Uncle John's Bathroom Reader Attack of the Factoids: Bizarre Bites of Incredible Information

Uncle John's Bathroom Reader Attack of the Factoids: Bizarre Bites of Incredible Information

Bathroom Readers' Institute

Language: English

Pages: 416

ISBN: 1626860408

Format: PDF / Kindle (mobi) / ePub


Weighing in at over 400 pages, Uncle John’s Bathroom Reader Attack of the Factoids is a fact-a-palooza of obscure information. Like what, you ask?
Well, did you know that bats always turn left when they exit a cave? How about that in the 1960s astronauts trained for moon voyages by walking on Hawaiian lava fields? Also, Lloyd’s of London insured Bruce Springsteen’s voice for 3.5 million English pounds, military toilet paper is printed in a camouflage design, Elvis Presley always wore a helmet when watching football on TV, King Henry VIII’s ladies at court had a ration of one gallon of beer per day, it takes the energy from 50 leaves on an apple tree to produce one ripe fruit, and the only country to host the Summer Olympics but not win a single gold medal was Canada, in 1976. But that’s just the beginning! So what are you waiting for? ATTACK!

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Slapshot, 360 slapstick humor, 279 slavery, 77 sled dogs, 139 sleep, 45, 160, 180, 226, 300, 329, 330 Sleeping Beauty, 319 sleeping pills, 300 slime eel, 176 slime-mold beetles, 53 slings, 64 Sloan, Ray, 79 sloth, 265 smartphones, 21 smells, fear of, 94 Smith, Hurley, 237 Smith, John, 232 smoke, secondhand, 373 Smokey the Bear, 147, 157 smoking, 306, 329. See also cigarettes snails, 261 snakes, 104, 136, 299 snapdragon, 65 Snellen, Herman, 325 snoker, 3 snotter, 332 snow,

A pun on “seek you.” •YL: “Young lady,” used to address or refer to any female HAM broadcaster of any age. •73: “Best wishes” or some comparable expression of goodwill, used as a signoff. •88: “Love and Kisses.” •Elmer: A HAM teacher or guru, named after Elmer “Bud” Frohardt, who was a mentor to many beginning HAM users in the Chicago area in the 1960s. •Handle: Name or alias. This is one that leaked into the CB radio culture of the 1970s. It was originally cowboy slang. •Mayday: “Help me!”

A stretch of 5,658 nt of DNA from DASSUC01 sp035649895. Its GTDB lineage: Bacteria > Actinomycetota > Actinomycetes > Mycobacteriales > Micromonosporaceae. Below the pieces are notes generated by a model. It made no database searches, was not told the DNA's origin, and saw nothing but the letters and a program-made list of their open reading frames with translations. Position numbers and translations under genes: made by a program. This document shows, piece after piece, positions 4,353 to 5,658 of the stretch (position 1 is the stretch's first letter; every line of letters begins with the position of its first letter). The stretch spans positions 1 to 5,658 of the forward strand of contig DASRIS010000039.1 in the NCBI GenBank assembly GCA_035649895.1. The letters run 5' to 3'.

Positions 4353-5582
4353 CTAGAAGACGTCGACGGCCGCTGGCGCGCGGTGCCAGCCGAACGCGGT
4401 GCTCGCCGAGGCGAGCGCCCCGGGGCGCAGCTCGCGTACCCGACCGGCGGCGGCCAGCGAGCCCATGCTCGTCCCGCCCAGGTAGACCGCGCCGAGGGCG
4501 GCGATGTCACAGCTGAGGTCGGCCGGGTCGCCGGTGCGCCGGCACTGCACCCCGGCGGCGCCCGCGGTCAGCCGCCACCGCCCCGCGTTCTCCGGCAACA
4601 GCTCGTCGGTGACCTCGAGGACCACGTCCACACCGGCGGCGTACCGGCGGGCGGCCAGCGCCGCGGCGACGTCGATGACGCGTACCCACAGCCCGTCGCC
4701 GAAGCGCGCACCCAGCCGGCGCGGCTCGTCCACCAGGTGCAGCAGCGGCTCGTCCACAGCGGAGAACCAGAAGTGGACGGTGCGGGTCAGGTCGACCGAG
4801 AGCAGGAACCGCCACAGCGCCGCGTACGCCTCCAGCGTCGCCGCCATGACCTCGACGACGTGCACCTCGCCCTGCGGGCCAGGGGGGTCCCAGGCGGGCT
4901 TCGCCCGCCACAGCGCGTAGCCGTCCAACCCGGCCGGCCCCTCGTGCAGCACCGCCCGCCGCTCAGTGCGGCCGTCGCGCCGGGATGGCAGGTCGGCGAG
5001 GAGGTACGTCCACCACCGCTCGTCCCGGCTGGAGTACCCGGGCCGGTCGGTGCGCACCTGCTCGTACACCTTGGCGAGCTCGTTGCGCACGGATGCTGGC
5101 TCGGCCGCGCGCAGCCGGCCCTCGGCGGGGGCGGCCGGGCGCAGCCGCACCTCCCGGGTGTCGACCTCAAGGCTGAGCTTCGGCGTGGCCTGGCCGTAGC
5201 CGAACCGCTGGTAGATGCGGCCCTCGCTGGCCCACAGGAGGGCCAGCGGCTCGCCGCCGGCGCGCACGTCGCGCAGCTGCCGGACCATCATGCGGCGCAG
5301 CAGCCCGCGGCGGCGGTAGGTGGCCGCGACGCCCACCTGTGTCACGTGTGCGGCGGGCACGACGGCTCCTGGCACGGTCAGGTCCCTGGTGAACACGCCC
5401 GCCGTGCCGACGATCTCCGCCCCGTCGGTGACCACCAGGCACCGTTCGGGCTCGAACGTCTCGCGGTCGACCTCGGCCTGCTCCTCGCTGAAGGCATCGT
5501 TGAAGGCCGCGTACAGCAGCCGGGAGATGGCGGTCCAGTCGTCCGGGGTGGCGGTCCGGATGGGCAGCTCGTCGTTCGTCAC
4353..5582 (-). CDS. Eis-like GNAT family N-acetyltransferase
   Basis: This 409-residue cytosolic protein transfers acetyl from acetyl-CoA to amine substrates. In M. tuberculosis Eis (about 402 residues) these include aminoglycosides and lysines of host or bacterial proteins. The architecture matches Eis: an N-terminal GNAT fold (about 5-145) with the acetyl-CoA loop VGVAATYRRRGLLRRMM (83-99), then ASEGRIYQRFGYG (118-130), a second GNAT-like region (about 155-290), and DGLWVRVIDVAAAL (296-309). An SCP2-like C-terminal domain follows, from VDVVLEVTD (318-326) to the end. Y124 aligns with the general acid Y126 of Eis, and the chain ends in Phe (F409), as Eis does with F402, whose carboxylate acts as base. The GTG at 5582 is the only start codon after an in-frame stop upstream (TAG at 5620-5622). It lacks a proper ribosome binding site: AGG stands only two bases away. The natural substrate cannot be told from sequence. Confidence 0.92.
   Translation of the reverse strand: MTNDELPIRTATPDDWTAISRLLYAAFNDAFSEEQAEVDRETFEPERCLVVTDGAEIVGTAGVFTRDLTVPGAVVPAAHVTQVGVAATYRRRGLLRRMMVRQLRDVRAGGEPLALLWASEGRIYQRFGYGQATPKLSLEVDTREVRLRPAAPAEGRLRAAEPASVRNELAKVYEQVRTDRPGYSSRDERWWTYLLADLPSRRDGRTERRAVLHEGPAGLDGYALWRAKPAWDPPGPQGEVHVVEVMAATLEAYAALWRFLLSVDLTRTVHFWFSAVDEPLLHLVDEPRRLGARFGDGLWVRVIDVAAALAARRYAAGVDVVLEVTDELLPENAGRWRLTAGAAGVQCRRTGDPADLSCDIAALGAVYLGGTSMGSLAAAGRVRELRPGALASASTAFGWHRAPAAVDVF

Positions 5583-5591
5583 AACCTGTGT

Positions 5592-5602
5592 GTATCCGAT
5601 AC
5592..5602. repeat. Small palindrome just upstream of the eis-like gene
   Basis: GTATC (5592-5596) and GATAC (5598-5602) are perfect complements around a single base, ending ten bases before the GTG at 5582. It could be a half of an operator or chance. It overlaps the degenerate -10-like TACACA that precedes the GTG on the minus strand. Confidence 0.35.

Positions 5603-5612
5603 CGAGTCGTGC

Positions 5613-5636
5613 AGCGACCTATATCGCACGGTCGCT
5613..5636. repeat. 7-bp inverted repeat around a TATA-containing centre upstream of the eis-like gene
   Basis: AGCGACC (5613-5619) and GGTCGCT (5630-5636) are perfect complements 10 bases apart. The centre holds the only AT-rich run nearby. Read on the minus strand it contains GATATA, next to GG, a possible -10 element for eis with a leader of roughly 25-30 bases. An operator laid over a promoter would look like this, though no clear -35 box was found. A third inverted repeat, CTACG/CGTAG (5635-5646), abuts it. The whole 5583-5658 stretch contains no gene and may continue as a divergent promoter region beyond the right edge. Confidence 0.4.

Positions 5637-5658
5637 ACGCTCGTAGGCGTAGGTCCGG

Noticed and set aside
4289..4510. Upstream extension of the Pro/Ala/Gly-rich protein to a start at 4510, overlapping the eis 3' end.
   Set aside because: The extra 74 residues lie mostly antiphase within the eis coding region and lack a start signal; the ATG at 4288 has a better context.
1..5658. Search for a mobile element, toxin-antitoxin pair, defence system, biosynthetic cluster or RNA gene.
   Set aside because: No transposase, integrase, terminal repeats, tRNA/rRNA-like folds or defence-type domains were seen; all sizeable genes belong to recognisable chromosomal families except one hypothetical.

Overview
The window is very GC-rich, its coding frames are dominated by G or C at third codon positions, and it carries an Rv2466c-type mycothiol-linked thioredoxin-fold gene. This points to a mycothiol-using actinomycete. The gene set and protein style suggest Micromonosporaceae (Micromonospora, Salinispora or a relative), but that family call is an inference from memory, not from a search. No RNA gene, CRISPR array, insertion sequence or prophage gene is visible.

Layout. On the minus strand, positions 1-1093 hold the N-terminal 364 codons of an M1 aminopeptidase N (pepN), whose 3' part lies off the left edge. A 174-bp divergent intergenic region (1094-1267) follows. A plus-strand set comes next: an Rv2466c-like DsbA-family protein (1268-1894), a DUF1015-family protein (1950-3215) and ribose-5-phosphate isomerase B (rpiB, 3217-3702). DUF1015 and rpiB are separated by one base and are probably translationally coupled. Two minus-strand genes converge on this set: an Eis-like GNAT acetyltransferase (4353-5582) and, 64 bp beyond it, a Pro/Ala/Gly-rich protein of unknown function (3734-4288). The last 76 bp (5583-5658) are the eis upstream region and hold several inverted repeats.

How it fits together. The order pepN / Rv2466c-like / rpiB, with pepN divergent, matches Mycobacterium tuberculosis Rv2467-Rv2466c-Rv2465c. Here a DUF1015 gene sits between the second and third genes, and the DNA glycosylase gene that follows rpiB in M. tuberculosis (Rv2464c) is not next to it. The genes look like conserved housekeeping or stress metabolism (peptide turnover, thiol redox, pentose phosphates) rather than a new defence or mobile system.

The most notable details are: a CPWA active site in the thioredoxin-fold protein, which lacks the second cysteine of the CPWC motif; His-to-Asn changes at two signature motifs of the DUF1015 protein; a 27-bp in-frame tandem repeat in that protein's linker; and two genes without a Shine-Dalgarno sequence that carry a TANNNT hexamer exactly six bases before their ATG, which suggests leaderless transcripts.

time zone. The summit of Mauna Kea on the Big Island rises 13,796 feet above sea level and stretches another 18,000 feet below sea level to the ocean floor. Combined, that makes it the tallest mountain in the world. The first people to settle Hawaii were Polynesians who traveled by canoe. The only royal residence in the United States is Iolani Palace in Honolulu, the former home of the Hawaiian royals. There are only 12 letters in the Hawaiian alphabet: A, E, H, I, K, L, M, N, O, P, U, and W.

the wood-and-wire, spring-snap trap quickly became the leading design, and today it’s the most recognizable one. Hooker and his mousetraps were a huge success. But they might have done even better if it weren’t for an Englishman who not only stole Hooker’s design, but the credit for it as well. THE WILY ENGLISHMAN Even today, if you look up the inventor of the mousetrap, you may run across the name of James Henry Atkinson from Leeds, Yorkshire. A self-described “ironmonger,” the wannabe

safe from predators by piling that dung on their backs. Early farmers believed that ladybugs were helpful pest-eaters sent from heaven. The English called them “Our Lady’s beetles”; Germans called them Marienkafer (“Mary’s beetles”); and the French called them les vaches de la Vierge (“cows of the Virgin”). Australian ranchers had to import millions of African dung beetles to eat cow droppings because the continent’s native beetles preferred marsupial dung. Weird Beard Pogonology is the

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